Grads celebrate the start of something big at PFW’s 2023 Commencement
By Blake Sebring
May 11, 2023
Commencement is about recognizing student accomplishments, but also fulfilling the dreams of parents who have held onto those ambitions for decades. Plenty of longtime goals were realized Wednesday as approximately 1,050 Purdue University Fort Wayne students—or nearly 75% of all those who will graduate this year—celebrated the completion of their degrees before a Memorial Coliseum crowd made up of thousands of family and friends.
The PFW Symphonic Wind Ensemble played “Pomp and Circumstance” as students of diverse backgrounds and hometowns filed into the area. This set the stage for Brittany Sprunger’s beautiful singing of the national anthem.
And somehow, education major Roza Na didn’t go into labor. Na and her husband are expecting their first child at any time, a girl, who decided to grant mom's wish and wait a bit longer. As the rest of her classmates stood until all students were in place, Na calmly sat, praying.
“I didn’t want the baby to come before I graduate,” she said.
An immigrant from Thailand whose family came to America in 2008, Na endured to enjoy the moment with her mother, sisters, and husband as the family’s first college graduate. Someday, her daughter will have a worthy example to follow.
“I feel tremendous pride and hope—hope for your success, hope for your future, hope for your good health, and hope for your happiness,” Chancellor Ron Elsenbaumer said as he addressed the largest commencement crowd of his six-year tenure. “This journey has brought you to a pivotal moment in your lives. Whatever comes next, you should be truly proud of all that you have learned and all that you have accomplished during your time here at Purdue Fort Wayne.”
To wrap up the ceremony, B.J. Hull, PFW’s chief development officer, told the students, “This is your moment, Mastodons. Enjoy it, savor it. Today is the day your lives change forever.”
While celebrating an hour later with family outside the after-party, psychology major Kendal Cooper Pitts said she still couldn’t believe she was an official graduate.
“It was emotional; it was surreal,” a relieved Pitts said as nearby family members wiped tears of pride. “There were times when I felt the pressure, but you have no other choice than to just keep doing it because this is the best for you.”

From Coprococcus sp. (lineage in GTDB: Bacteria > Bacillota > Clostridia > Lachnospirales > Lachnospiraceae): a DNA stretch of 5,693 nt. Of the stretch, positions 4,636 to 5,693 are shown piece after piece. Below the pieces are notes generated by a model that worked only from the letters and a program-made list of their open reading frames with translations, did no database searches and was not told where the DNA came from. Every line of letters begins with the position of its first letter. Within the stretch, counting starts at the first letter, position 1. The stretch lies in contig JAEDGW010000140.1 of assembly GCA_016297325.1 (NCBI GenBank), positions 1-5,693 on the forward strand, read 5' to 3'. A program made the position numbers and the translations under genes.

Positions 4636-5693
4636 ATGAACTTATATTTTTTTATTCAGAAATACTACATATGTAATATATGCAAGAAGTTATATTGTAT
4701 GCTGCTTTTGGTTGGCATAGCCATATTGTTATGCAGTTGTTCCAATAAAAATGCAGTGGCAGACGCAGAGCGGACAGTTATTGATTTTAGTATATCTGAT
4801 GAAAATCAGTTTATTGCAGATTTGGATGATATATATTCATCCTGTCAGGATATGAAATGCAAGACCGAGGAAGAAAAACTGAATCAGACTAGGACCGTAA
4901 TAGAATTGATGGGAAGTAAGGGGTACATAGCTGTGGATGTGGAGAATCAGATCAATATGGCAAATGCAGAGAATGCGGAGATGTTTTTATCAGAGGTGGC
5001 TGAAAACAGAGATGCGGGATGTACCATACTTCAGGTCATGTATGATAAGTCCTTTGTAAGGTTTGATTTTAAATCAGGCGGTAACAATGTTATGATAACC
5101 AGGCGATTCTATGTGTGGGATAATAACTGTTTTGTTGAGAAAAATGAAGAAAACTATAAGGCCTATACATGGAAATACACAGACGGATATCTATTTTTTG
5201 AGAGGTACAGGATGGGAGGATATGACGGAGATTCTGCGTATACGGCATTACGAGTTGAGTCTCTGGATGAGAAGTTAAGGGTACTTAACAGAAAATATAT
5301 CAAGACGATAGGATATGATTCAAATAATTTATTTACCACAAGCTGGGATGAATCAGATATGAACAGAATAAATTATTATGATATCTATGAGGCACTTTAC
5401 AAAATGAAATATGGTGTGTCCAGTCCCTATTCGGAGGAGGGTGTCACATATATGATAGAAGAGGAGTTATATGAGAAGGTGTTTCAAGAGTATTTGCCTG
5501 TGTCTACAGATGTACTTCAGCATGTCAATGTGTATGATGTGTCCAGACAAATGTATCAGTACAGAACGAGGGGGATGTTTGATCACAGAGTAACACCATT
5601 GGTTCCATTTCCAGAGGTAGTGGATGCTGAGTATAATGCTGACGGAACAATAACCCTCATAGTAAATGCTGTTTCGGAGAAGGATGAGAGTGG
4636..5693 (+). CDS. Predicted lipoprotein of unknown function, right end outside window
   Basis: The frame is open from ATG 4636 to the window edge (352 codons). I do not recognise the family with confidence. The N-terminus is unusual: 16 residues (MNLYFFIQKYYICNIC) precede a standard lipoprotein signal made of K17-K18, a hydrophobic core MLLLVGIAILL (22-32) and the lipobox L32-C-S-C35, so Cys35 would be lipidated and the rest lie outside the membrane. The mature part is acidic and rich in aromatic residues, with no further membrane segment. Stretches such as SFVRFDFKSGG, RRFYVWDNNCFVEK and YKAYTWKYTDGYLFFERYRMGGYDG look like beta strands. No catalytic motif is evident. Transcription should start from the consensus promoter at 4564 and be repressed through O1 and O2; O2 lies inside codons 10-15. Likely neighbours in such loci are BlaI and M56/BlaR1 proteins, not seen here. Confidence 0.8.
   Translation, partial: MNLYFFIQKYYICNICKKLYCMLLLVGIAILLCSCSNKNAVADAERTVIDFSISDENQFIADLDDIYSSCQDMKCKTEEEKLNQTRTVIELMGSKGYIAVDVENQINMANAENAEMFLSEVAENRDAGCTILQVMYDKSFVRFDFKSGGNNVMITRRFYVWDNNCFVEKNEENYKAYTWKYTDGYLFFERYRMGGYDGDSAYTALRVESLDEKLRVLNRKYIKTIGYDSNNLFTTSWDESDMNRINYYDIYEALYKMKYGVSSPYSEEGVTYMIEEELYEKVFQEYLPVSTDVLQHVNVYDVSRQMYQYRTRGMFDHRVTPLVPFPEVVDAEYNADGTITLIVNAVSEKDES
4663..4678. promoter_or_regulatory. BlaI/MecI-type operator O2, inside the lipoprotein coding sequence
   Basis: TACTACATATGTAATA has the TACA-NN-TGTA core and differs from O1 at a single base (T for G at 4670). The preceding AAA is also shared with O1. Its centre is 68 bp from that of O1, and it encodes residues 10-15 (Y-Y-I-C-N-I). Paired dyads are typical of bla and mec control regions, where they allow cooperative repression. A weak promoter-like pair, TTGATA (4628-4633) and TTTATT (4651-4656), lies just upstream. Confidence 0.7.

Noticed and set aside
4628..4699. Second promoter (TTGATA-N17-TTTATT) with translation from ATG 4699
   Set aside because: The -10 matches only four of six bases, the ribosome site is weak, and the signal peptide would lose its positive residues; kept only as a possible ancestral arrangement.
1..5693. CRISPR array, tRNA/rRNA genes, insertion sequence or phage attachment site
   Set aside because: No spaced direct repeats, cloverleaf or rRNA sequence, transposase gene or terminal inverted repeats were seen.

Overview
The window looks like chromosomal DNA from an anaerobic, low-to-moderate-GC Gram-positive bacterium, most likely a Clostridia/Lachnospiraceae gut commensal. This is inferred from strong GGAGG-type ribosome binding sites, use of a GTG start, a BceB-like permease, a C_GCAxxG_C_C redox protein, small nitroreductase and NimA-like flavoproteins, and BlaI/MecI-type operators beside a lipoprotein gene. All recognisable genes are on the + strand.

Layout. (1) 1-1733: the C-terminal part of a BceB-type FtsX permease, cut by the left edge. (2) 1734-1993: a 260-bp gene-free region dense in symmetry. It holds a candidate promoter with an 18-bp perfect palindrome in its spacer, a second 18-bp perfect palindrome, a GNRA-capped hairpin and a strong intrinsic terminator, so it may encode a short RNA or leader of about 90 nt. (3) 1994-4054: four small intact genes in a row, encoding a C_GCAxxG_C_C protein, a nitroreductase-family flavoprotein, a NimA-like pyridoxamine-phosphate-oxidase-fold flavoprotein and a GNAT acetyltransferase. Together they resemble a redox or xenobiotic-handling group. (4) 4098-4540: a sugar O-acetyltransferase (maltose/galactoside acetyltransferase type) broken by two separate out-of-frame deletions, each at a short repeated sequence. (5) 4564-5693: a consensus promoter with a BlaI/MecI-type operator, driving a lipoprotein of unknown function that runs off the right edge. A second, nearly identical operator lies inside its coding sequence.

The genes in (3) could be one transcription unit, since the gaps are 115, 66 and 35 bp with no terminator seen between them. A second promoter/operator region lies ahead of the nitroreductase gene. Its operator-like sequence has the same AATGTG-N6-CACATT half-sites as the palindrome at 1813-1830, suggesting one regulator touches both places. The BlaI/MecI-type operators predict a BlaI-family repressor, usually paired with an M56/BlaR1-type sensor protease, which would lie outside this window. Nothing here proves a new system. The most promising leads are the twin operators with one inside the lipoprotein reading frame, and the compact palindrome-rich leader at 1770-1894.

Among those who traveled the furthest, the parents and aunt of twin sisters Luiza and Laura Caetano made their first trip to Fort Wayne, suffering through 26 hours of connecting flights from Brasilia, Brazil.
“It’s amazing that they could come here, because it means so much for us and them and all of our family to have them here,” Luiza said.
The sisters plan trips to Holland, Michigan, the Indiana Dunes, and Chicago before the family members’ next set of flights.
“I think whenever you have a big celebration like this, you stop and reflect on what you did,” Laura said. “I had to stop myself from wanting to cry several times just thinking about everything that was going on because they are here, so many friends are graduating with us. It’s just a really good experience.”
Some took advantage of the inaugural Chancellor’s New Alumni Dinner in Expo II. It was the perfect setting for family members to gather, enjoy each other, and relax without needing to find dinner reservations elsewhere after the ceremony.
“We didn’t know what kind of response we’d have, but I talked to several people who said we should have done this 40 years ago,” Elsenbaumer said. “The coliseum does a fantastic job, and their food is really good. We’re just making this a good experience and a true capstone for our students’ educational accomplishments.”
Instead of the end, commencement is considered by many to be the start of something bigger. Beginning next week, biochemistry major Jennifer Kievert said she’ll continue studying for a doctorate at Ohio State, but skip the high heels for her next graduation. A lot of standing and walking is required for this kind of event.
“All of us were talking about how we’re all concerned that we don’t have any homework this week,” Kievert said. “We’ve all been stressed out about it for so long with finals last week, and then all of these assignments and projects to get done. It’s been crazy.”
But part of that craziness, sacrifice, and perseverance also built a lasting bond.
“I am proud to know that every single person who graduated today, even if I don’t know them, I know as a fellow Don; they would help me out,” human services major Libni Trostel said.
Through commencement, the expansion of the PFW family continues.